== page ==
Figure 5
figure 5

IL-3-induced transcriptional upregulation of pro-survival BCL-2 family members in mouse mast cells. (a) qPCR array for genes regulated in apoptotic pathways. In vitro-differentiated mouse mast cells (BMMC) were kept either under cytokine-omitted or IL-3 (10 ng/ml)-exposed conditions for 2 h. Using the SA Biosciences software, Ct values were normalized to the average of five different housekeeping genes (β actin, β2 microglobulin, Gapdh, Gusb and Hsp90ab1) and linearized with the standard formula for qPCR (2−(Ctsample–Ctcontrol)). While y axis displays the expression of IL-3 treated cells, the x axis shows its corresponding level of untreated cells. Continuous line matches the expression upon IL-3 with the expression of untreated, while dotted lines display a threshold of twofold increase/decrease of the mRNA expression comparing IL-3 over untreated. See complete gene list in Supplementary Table S1. (b) Quantitative RT-PCR (qPCR) analysis of Bcl-2, Bcl-xL, Mcl-1, Bim and Puma expression upon IL-3-treated relative to cytokine-withdrawn BMMC; n=3, means±S.D. Statistical analysis was performed by unpaired t-test with post hoc Holm–Sidak multiple comparison correction, P-values indicated within the graph. (c) Representative quantitative western blots using near-infrared fluorescence of in vitro-differentiated mouse mast cells (BMMC) treated with various BH3 mimetics at indicated concentrations after IL-3 (10 ng/ml) conditioning or cytokine withdrawal for 4 h (n3). (d) Quantitative analysis of western blot data as shown in (c) displayed as fold change upon IL-3 over untreated, normalized to tubulin expression; n3, means±S.D.

Figure 6
figure 6

Viability of mouse mast cells prominently depends on BCL-2 and MCL-1. (a) Enzymatic caspase-3 activity assay (CellEvent) displayed with images of fluorescence microscopy showing active caspase-3 in green, PI positive cells in orange and double-positive in vitro-differentiated mast cells (BMMC) in yellow after 6 h of treatment with the different BH3 mimetics at indicated concentrations in the presence or absence of IL-3 (10 ng/ml). Representative pictures are shown (n4). (b) Quantitative analysis of active caspase-3 and PI staining measured by flow cytometric analysis of same samples shown in (a); n=4, means±S.D. For statistical analysis, see Supplementary Table S4. (c) Survival of BMMC over time defined as GFP-Annexin V/PI double-negative staining and quantified by flow cytometry after BH3 mimetic treatment at indicated concentrations with or without IL-3 (10 ng/ml); n4 means±S.D.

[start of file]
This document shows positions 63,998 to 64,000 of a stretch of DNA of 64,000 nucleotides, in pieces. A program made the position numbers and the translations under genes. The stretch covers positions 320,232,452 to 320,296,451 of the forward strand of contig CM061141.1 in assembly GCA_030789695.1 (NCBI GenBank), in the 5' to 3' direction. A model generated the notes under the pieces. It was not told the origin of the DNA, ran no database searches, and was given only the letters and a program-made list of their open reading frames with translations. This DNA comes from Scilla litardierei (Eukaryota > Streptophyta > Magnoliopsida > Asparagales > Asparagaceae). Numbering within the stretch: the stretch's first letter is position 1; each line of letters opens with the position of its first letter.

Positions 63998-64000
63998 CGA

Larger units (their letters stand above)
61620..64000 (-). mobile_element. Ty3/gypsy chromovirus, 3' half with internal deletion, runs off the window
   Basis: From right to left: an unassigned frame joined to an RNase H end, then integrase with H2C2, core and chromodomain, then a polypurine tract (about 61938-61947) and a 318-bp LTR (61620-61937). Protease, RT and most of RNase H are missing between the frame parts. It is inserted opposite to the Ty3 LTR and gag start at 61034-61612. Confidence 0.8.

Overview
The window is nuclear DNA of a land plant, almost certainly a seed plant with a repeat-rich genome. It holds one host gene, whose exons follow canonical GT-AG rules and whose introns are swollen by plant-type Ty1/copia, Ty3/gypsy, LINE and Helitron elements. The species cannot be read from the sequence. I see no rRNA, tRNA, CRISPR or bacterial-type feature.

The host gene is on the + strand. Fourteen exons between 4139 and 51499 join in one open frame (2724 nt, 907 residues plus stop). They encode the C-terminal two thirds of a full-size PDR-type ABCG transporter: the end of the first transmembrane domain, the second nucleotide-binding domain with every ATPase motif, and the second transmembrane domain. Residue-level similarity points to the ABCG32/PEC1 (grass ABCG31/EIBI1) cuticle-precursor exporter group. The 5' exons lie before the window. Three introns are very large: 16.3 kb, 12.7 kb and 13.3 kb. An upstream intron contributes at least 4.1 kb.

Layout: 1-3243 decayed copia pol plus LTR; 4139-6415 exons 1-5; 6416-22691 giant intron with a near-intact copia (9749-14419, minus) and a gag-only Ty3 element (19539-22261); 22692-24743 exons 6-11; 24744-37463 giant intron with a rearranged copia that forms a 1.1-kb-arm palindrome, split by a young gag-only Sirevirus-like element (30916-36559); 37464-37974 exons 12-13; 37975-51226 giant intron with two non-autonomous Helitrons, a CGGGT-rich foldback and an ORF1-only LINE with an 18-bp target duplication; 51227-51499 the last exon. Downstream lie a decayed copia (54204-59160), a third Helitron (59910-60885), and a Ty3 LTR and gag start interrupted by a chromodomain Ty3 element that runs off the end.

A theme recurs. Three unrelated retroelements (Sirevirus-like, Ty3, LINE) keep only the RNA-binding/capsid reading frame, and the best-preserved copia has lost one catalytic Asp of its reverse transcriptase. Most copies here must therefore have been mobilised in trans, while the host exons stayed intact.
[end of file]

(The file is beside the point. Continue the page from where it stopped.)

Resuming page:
At later time points, a critical role for BCL-2 in maintaining BMMC viability could be confirmed, as single treatment with ABT-199 markedly reduced viability in the absence of IL-3 and partially, but significantly, counteracted the pro-survival effects of IL-3 (Figure 6c, two-way ANOVA, Sidak’s multiple comparisons test; P-value <0.0001 for all time points). Not surprisingly, similar results were obtained with ABT-263 single treatments (P-value <0.0001 for all time points). In contrast, however, BCL-XL inhibition only showed minor effects on BMMC viability, indicating that – especially in the presence of IL-3 – the anti-apoptotic function of BCL-XL is either less important in BMMCs or might be compensated by other family members. Moreover, and in contrast to mouse basophils, we revealed an important role of MCL-1 for the survival of mouse BMMC (Figure 6c, P-value <0.0001 for all time points with 10 μM A-1210477 in the presence of IL-3 and for 24 h and 48 h time points in the absence of IL-3). These results show that BCL-2 as well as MCL-1 have pivotal roles in cell death regulation of BMMC.


The pro-inflammatory cytokine IL-3 is known to inhibit apoptosis in many cells, including basophils18 and mouse mast cells,31 both of which are important effector cells in allergic diseases in which IL-3 is released from allergic tissue.32 Importantly, non-redundant roles of basophils in allergic inflammation are emerging, which in turn may also involve chronicity.33 To enable new treatment possibilities in diseases correlating with basophil or mast cell hyperreactivity, a better understanding of their distinct cell survival regulation is needed.

With this study, we could reinforce that, besides its role in basophil and mouse mast cell development and differentiation, IL-3 has an important role in enhancing basophil and mast cell survival.15, 32, 34, 35, 36 Interestingly, even though the receptors for IL-5 and GM-CSF share the common β chain with the IL-3 receptor, IL-3 seems most potent in enhancing cellular viability and inducing pro-survival BCL-2 family members in basophils and mast cells.18, 19, 32 However, whether and how this increase in specific anti-apoptotic proteins correlates with prolonged basophil and mast cell viability is not fully understood. We recognized that assessing mRNA or protein levels of the distinct BCL-2 family members alone is insufficient to predict relevance without functional readouts, which we performed upon treatment with BH3 mimetic compounds.

Primarily, we could see that IL-3 rapidly induces the transcription of pro-survival BCL-2 family members (e.g., Bcl-2, Mcl-1, Bcl-xL) in mouse basophils and mast cells, which execute important pro-survival functions. We found that IL-3 induces subtly different expression patterns of BCL-2 family genes in basophils compared to mast cells. While Bcl-xL was the most strongly induced member in mouse basophils, Bcl-2 induction was more prominent in mast cells. This might indicate that the survival regulation by BCL-2 family members differs in the two cell types. Pro-apoptotic genes (e.g., Puma, caspases) were downregulated in both cell types, further enhancing survival. In mast cells, PUMA has previously been identified as a critical inducer of apoptosis in response to cytokine withdrawal.37 Of note, protein levels of the BCL-2 family members altered by IL-3 did not necessarily correlate with mRNA levels, pointing toward regulation of protein stability at the post-translational level. This is well exemplified in the case of MCL-1, which has a short half-life due to fast proteasomal turnover.38 Moreover, as already reported in previous studies, BCL-2 as well as MCL-1 might be cleaved by activated caspases.19, 39